“No enterprise can exist for itself alone.
It ministers to some great need, it performs some great service, not for itself, but for others…or failing therein, it ceases to be profitable and ceases to exist.”
“Let’s be honest. There’s not a business anywhere that is without problems. Business is complicated and imperfect. Every business everywhere is staffed with imperfect human beings and exists by providing a product or service to other imperfect human beings.”
On Bastille Day it seems appropriate to take a minute and discuss “fraternite” in business.
Today is the French National Day, the 14th of July, or … le 14 juillet. By the way none of my friends in France call it Bastille Day <that is a creation of the American mind>. They celebrate Fête de la Fédération <the National Celebration> or just Le quatorze juillet <the fourteenth of July>. Regardless. The national holiday revolves around the national bleu-blanc-rouge flag and the French values of Liberté, Fraternité and Egalité (“liberty, equality, fraternity/brotherhood” … the national motto of France).
Anyway. Business. Inevitably a great organization exhibits both efficient AND effective progress. What typically creates that combination is part discipline, part structure, part leadership, all glued together by “fraternité”. That ‘glue’ is most often discussed in the American business world as ‘a vision’ or maybe ‘a purpose’. We do so because we Americans hate any kind of lack of specificity. But the truth is that the most common bond of a great organization is a more nebulous concept … one of “fraternité”.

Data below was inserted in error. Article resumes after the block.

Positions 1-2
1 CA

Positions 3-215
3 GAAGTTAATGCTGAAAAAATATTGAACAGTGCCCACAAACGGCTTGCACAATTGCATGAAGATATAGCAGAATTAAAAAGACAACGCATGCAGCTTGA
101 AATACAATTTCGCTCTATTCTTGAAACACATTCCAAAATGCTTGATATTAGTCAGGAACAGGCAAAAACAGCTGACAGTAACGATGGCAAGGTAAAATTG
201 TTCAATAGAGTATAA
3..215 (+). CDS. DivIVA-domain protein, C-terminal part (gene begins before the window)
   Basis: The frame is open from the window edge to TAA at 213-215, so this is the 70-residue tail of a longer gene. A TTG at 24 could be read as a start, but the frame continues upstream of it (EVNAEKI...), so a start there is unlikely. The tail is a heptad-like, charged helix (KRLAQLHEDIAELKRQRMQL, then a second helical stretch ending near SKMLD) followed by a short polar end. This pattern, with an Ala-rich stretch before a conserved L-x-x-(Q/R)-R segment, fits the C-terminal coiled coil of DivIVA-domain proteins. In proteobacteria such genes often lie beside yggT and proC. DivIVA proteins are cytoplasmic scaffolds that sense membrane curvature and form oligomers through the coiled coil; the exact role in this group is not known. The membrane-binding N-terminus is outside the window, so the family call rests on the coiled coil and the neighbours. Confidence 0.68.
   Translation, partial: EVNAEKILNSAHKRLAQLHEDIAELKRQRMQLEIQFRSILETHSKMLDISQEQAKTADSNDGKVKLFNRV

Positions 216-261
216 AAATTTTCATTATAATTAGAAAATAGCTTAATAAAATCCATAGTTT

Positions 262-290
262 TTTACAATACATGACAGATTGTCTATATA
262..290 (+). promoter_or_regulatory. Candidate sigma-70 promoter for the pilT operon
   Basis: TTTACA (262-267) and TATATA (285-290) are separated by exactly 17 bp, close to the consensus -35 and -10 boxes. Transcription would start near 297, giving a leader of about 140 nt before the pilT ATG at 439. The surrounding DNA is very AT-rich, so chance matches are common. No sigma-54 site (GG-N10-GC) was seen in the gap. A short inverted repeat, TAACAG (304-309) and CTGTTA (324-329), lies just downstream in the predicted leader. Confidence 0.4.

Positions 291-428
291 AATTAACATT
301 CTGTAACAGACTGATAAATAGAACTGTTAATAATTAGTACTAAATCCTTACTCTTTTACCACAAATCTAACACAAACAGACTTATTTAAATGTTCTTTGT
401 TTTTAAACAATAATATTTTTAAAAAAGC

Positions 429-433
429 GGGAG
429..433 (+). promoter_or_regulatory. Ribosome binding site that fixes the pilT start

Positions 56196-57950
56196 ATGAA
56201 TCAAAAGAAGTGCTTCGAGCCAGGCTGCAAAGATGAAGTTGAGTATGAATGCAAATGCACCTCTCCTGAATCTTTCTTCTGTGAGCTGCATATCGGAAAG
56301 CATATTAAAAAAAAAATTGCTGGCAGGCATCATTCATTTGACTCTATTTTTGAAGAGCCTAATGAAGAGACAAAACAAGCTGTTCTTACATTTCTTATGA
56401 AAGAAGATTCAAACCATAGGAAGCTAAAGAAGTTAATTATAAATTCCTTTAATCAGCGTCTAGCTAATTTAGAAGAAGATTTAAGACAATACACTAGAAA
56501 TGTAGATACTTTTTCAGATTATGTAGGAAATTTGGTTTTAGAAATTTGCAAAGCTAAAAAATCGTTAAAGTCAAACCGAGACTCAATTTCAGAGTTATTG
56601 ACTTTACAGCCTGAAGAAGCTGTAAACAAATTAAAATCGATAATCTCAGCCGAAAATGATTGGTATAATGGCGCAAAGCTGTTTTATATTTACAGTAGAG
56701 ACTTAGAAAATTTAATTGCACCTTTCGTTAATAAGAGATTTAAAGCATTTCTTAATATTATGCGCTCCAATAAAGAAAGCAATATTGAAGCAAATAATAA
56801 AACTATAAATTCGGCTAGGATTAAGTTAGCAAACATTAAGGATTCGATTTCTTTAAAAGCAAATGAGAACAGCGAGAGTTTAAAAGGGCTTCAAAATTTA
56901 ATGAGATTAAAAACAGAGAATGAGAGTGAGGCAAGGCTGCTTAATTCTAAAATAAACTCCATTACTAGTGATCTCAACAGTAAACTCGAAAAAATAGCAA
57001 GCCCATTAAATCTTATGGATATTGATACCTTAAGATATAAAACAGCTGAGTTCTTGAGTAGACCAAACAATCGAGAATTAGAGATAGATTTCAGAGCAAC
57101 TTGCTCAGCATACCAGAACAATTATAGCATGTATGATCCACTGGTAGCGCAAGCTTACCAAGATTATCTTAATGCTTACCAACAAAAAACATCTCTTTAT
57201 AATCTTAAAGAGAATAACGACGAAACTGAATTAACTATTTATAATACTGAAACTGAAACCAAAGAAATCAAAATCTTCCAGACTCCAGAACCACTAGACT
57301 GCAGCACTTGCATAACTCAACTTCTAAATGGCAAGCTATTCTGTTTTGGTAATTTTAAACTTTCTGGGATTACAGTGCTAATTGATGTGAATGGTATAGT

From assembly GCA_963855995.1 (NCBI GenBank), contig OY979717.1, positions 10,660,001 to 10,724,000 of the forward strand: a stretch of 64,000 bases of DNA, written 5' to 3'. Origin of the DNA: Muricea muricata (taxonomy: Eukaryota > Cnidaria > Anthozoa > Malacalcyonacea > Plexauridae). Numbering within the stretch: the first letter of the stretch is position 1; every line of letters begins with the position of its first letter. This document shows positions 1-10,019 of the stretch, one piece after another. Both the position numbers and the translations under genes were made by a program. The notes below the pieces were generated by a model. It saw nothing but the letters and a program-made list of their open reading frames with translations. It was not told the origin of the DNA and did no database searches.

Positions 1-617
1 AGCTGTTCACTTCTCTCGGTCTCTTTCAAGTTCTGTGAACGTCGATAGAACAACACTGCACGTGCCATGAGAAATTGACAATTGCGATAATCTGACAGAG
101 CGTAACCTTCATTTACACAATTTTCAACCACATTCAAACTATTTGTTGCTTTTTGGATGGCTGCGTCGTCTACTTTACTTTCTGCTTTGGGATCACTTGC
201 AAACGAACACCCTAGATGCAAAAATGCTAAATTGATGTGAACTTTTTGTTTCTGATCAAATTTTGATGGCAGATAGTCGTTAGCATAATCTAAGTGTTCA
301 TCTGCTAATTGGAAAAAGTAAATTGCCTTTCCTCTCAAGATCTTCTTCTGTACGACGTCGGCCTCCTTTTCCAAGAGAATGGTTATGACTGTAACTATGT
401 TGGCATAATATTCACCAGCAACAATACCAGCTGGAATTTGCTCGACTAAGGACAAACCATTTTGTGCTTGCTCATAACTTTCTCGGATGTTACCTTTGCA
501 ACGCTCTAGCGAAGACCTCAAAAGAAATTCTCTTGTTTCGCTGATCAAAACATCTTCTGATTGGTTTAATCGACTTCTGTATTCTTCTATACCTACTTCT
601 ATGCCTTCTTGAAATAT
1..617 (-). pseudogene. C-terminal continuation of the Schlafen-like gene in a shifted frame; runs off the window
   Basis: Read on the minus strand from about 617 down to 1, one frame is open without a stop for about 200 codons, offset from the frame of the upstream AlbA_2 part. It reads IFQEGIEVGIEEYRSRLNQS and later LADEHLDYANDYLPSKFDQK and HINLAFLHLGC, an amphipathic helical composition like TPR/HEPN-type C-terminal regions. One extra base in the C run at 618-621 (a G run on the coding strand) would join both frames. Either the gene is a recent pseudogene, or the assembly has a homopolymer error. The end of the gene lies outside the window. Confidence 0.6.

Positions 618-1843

“Any man aspires to liberty, to equality, but he cannot achieve it without the assistance of other men, without fraternity.”
Oddly enough, while this sounds relatively common sense, I kind of feel like business itself needs a revolution to overturn the current thinking to accommodate what should be common sense.
What do I mean? Current business is kind of in a wacky spot. It talks a lot about vision and purpose as if they are “things” … like maybe a lighthouse anyone can see as they bob around the chaotic sea of business life to find a way home. By the way … I would argue that is a very individualistic thought — “I can find my way home” type thought – and not really a team thought <but that could quite easily be debated>.
Regardless. Fraternity is more like “everyone not only knowing what they need to do to keep the ship afloat but actually pitching in whether needed or not because they love the ship itself.” That may sound like some wacky nuance but I have to warn people that revolutions can kind of gain some momentum off of some fairly wacky things on occasion. By the way, this thought is a more nebulous “I feel this way” aspect of organizational culture and, as noted many times, if it cannot be measured or indexed or scored <note: most older leaders into today’s business just don’t like that kind of shit>.